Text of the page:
Inadequate anaesthesia in lethal injection for execution

Leonidas G. Koniaris, Teresa A. Zimmers, David A. Lubarsky, Jonathan P. Sheldon

Research output: Contribution to journalArticle

41 Scopus citations

Abstract

Anaesthesia during lethal injection is essential to minimise suffering and to maintain public acceptance of the practice. Lethal injection is usually done by sequential administration of thiopental, pancuronium, and potassium chloride. Protocol information from Texas and Virginia showed that executioners had no anaesthesia training, drugs were administered remotely with no monitoring for anaesthesia, data were not recorded and no peer-review was done. Toxicology reports from Arizona, Georgia, North Carolina, and South Carolina showed that post-mortem concentrations of thiopental in the blood were lower than that required for surgery in 43 of 49 executed inmates (88%); 21 (43%) inmates had concentrations consistent with awareness. Methods of lethal injection anaesthesia are flawed and some inmates might experience awareness and suffering during execution.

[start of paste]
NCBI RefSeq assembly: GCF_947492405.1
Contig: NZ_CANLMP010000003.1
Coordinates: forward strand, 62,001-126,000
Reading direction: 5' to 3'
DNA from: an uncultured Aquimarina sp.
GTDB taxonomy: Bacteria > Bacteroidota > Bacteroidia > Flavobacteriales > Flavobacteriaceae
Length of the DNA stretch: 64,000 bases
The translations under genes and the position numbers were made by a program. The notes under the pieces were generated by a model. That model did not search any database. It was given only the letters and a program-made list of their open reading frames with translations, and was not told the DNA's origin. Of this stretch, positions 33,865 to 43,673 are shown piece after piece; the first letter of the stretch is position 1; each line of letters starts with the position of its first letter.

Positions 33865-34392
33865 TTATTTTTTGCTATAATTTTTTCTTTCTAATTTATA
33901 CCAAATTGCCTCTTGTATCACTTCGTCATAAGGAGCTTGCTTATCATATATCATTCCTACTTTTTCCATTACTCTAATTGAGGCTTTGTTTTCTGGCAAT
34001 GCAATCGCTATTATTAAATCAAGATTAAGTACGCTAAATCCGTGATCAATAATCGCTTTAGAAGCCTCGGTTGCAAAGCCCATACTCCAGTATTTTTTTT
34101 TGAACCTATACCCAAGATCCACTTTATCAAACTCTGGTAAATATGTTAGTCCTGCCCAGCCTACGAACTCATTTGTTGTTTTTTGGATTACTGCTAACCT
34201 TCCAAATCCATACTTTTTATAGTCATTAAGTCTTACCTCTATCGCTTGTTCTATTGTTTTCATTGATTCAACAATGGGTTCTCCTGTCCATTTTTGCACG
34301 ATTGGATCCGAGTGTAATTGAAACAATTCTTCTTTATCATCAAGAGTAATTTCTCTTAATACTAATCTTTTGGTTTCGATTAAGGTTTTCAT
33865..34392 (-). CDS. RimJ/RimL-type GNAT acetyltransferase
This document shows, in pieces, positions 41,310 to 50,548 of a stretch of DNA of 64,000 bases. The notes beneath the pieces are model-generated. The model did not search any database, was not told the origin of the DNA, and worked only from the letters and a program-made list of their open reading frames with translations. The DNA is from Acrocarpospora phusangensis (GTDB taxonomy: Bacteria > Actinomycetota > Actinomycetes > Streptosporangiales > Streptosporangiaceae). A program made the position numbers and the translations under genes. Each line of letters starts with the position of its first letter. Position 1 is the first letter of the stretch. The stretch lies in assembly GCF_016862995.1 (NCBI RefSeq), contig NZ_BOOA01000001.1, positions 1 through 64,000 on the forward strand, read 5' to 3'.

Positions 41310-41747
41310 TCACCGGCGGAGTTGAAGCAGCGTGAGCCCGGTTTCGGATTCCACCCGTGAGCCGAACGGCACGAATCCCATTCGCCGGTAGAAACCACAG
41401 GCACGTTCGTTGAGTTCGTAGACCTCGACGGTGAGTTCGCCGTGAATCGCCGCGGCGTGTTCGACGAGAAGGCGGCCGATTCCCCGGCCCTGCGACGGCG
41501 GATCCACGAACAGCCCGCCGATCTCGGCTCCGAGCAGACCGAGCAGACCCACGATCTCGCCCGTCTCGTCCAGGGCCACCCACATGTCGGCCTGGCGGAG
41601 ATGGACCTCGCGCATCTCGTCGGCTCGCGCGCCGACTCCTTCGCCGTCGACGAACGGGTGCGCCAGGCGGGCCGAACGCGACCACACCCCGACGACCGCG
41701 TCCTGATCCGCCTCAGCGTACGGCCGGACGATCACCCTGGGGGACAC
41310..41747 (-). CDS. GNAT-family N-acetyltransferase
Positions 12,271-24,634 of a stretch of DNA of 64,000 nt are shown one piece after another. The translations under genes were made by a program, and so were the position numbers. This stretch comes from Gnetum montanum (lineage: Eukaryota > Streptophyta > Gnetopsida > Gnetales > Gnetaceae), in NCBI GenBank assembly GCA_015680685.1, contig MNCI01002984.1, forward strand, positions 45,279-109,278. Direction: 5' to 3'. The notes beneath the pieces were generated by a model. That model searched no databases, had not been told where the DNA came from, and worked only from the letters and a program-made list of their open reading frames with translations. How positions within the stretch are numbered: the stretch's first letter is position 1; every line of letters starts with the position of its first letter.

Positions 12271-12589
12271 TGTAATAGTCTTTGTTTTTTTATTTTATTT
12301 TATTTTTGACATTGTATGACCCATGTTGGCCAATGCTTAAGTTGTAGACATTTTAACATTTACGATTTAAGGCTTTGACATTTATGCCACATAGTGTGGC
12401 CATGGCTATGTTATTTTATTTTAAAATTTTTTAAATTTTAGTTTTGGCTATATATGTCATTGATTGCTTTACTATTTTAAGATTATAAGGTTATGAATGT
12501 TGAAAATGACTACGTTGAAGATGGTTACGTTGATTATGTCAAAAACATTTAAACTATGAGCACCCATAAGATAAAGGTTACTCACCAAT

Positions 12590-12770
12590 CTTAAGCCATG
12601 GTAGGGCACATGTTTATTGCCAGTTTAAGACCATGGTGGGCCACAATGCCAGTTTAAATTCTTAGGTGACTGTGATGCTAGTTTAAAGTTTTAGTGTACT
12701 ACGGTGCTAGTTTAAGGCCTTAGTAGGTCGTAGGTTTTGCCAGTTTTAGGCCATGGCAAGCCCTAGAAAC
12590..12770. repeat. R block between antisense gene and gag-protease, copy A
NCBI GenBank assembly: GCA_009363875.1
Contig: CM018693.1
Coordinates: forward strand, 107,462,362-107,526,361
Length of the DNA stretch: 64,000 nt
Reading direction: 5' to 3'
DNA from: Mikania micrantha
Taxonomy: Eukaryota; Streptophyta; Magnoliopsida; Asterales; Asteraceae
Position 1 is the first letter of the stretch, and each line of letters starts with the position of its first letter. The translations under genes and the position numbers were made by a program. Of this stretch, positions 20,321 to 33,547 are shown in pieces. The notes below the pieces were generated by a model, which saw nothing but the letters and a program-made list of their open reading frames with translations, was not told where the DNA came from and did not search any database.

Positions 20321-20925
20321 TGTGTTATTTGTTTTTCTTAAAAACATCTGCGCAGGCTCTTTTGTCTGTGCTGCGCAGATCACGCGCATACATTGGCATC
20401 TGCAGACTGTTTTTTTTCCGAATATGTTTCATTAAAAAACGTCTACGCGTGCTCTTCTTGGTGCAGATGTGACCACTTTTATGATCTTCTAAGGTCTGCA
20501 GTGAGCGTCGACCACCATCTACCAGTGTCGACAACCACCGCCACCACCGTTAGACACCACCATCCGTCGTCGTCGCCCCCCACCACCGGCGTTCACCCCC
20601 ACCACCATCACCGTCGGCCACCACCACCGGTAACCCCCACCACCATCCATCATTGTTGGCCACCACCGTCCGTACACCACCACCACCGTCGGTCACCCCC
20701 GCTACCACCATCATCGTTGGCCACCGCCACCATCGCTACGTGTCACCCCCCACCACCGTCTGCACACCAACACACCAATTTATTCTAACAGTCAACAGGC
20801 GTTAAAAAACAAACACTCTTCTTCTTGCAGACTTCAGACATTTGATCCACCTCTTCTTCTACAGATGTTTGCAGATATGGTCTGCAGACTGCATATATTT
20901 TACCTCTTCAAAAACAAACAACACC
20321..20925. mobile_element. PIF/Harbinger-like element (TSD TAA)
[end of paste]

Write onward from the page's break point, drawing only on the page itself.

Original languageEnglish (US)
Pages (from-to)1412-1414
Number of pages3
JournalLancet
Volume365
Issue number9468
DOIs
StatePublished - Apr 16 2005

ASJC Scopus subject areas

  • Medicine(all)

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    Koniaris, L. G., Zimmers, T. A., Lubarsky, D. A., & Sheldon, J. P. (2005). Inadequate anaesthesia in lethal injection for execution. Lancet, 365(9468), 1412-1414. https://doi.org/10.1016/S0140-6736(05)66377-5